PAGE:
Astronomers have identified 18 extreme mass-ratio binaries in a neighboring galaxy called the Large Magellanic Cloud, pictured here. The more massive stars weigh 6 to 16 times as much as the Sun, while the less massive stars weigh about 1 to 2 times the Sun. We’ve caught them “in the delivery room,” since one star is fully formed while the other is still in its infancy. These systems represent a new class of binary stars.
Credit: Copyright Robert Gendler and Josch Hambsch 2005
The majority of stars in our galaxy come in pairs. In particular, the most massive stars usually have a companion. These fraternal twins tend to be somewhat equal partners when it comes to mass — but not always. In a quest to find mismatched star pairs known as extreme mass-ratio binaries, astronomers have discovered a new class of binary stars. One star is fully formed while the other is still in its infancy.
“We caught them at just the right time. In effect, we’re seeing these stars in the delivery room,” says lead author Maxwell Moe of the Harvard-Smithsonian Center for Astrophysics (CfA).
The more massive a star is, the brighter it shines. This makes it difficult to identify extreme mass-ratio binaries because the heavier star outshines, and thereby hides, the lighter star.
To combat this effect Moe and his CfA colleague Rosanne DiStefano looked for eclipsing systems, in which the two stars line up in such a way that they periodically pass in front of each other as seen from Earth. When the fainter star eclipses the brighter star, their combined light drops detectably. These systems are rare because they require a precise alignment as seen from Earth.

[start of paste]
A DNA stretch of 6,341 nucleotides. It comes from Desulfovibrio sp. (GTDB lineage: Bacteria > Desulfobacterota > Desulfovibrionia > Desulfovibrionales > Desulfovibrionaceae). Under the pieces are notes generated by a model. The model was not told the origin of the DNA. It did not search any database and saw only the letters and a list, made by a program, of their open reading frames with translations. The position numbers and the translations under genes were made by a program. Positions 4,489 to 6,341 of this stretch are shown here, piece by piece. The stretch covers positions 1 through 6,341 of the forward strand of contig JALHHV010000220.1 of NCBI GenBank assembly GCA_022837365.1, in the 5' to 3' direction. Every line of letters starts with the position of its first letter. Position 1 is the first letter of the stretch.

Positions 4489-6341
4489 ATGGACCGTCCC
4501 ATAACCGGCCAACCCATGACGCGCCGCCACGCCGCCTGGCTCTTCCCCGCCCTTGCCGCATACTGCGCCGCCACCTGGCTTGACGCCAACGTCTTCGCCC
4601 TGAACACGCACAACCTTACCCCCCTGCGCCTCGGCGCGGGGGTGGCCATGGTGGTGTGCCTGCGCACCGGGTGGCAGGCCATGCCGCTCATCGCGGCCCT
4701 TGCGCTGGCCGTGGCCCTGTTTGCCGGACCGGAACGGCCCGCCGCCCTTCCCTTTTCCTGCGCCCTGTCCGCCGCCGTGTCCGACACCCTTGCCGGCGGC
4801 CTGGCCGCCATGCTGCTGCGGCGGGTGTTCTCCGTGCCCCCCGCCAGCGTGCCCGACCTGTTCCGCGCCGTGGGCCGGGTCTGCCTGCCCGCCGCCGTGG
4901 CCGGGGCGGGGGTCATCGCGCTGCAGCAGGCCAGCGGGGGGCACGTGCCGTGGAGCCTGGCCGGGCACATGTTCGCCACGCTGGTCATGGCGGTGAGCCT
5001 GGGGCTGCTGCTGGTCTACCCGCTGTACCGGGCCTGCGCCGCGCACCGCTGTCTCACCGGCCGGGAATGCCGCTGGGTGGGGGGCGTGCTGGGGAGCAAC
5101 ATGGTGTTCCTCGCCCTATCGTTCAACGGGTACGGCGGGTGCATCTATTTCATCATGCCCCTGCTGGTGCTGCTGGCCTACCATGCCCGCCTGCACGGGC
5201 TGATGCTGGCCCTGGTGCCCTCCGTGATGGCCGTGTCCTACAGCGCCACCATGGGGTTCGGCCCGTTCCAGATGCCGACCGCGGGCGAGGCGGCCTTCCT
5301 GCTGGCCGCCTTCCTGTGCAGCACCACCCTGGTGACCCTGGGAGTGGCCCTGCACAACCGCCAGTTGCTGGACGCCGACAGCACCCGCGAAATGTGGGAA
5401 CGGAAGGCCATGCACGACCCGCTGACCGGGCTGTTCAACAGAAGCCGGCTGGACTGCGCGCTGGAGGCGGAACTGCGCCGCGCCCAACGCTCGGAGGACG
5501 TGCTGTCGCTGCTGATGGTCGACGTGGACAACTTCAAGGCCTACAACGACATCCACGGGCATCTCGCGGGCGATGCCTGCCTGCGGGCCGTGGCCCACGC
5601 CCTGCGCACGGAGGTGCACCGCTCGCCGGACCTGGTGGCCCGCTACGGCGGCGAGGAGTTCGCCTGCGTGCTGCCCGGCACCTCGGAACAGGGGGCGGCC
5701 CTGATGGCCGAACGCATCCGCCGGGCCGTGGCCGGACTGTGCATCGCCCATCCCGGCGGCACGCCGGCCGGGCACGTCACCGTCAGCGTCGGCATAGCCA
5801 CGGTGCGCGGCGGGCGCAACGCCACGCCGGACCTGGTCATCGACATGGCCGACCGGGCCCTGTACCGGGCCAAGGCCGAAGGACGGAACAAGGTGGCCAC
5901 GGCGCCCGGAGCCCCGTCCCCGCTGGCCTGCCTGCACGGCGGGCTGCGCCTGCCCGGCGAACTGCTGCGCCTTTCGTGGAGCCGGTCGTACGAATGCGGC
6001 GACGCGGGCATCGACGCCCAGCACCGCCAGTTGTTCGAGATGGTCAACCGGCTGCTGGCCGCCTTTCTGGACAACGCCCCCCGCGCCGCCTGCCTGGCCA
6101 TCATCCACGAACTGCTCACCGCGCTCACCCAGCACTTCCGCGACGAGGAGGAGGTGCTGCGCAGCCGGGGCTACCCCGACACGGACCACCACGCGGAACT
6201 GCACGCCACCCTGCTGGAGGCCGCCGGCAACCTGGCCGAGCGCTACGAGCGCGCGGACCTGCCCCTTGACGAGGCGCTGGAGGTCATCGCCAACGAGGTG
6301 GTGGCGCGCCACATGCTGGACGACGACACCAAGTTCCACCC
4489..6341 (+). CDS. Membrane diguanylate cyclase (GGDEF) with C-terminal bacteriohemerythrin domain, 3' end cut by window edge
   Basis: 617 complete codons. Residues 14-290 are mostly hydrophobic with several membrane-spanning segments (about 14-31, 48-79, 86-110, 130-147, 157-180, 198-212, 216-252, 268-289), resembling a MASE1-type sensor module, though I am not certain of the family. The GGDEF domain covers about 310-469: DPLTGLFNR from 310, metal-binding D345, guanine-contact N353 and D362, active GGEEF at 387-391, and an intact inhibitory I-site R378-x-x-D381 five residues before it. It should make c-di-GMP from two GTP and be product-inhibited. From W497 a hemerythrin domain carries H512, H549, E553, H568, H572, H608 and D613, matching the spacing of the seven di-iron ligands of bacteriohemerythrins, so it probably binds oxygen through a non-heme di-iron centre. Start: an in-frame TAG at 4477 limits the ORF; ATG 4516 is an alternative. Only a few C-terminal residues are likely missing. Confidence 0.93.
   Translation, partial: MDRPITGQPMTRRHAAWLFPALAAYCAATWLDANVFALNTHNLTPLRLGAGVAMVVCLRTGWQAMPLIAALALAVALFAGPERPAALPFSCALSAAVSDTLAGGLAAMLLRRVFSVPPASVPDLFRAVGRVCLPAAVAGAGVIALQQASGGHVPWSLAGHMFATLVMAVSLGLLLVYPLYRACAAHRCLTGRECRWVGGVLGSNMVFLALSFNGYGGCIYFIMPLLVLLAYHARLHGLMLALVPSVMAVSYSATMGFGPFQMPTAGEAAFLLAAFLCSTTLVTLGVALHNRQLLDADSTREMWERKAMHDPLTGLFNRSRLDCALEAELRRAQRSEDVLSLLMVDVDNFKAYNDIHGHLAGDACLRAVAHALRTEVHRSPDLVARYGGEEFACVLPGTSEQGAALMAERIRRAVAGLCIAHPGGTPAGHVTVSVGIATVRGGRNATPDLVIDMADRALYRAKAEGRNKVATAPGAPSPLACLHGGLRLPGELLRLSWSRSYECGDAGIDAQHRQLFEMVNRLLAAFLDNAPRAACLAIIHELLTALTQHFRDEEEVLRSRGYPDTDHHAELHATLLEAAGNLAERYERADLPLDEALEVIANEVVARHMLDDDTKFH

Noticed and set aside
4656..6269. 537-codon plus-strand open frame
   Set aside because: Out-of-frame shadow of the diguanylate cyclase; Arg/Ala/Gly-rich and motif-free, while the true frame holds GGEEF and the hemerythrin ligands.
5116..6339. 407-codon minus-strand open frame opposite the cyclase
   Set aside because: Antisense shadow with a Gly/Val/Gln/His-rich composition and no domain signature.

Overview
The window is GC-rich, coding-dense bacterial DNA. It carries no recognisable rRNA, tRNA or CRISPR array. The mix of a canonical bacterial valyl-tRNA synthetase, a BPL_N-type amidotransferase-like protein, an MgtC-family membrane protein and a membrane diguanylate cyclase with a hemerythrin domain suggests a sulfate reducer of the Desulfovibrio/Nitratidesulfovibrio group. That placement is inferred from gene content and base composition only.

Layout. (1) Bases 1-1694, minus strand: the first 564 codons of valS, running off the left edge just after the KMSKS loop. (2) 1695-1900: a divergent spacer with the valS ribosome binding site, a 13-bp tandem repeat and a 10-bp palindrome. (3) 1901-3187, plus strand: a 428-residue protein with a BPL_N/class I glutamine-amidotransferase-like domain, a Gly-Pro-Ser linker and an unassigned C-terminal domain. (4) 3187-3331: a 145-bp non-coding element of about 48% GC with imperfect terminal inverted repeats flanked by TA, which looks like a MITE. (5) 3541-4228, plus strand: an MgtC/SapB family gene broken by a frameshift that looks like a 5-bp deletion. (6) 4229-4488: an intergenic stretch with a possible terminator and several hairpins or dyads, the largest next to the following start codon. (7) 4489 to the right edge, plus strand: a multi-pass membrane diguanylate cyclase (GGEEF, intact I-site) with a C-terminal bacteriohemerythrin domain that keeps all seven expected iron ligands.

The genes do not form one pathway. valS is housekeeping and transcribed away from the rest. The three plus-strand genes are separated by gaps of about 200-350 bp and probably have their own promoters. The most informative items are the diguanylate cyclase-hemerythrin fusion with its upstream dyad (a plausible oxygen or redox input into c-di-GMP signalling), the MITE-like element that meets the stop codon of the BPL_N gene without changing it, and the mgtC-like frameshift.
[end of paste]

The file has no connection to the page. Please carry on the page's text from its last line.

After sifting through thousands of eclipsing systems, they identified 18 extreme mass-ratio binaries in a neighboring galaxy called the Large Magellanic Cloud. The stars circle each other tightly in orbits with periods of 3 to 9 days. The more massive stars weigh 6 to 16 times as much as the Sun, while the less massive stars weigh about 1 to 2 times the Sun.
A clue to the young nature of these systems came from an unusual feature in the data. The fainter star shows illumination phases, just like phases of the moon, as the two stars orbit each other. This indicates that the companion is reflecting the light of the brighter, more massive star.
We only see phases because the fainter and less massive companion is not yet a full-fledged star. Astronomers describe it as being “pre-main sequence.”
A star forms when a giant clump of gas pulls together under its own gravity, growing denser and hotter until nuclear fusion ignites. This process happens faster for more massive stars.
“Imagine if a human baby shrank as it got older instead of growing. That’s what happens for young stars,” says DiStefano.
In the young systems this research identified, the more massive star is already on the main sequence, while the less massive companion is not. As a result, that companion is puffier than it would be, since it is still contracting. This effectively lets the pre-main sequence star act as a giant mirror, reflecting the brilliance of its partner.
The discovery of these stellar twins could provide invaluable insight into the formation and evolution of massive stars, close binaries, and star nurseries.
These 18 systems were culled from millions of stars in the Large Magellanic Cloud observed by the Optical Gravitational Lensing Experiment. Due to their rarity, finding examples in our galaxy likely will require an extensive survey using facilities like the upcoming Large Synoptic Survey Telescope.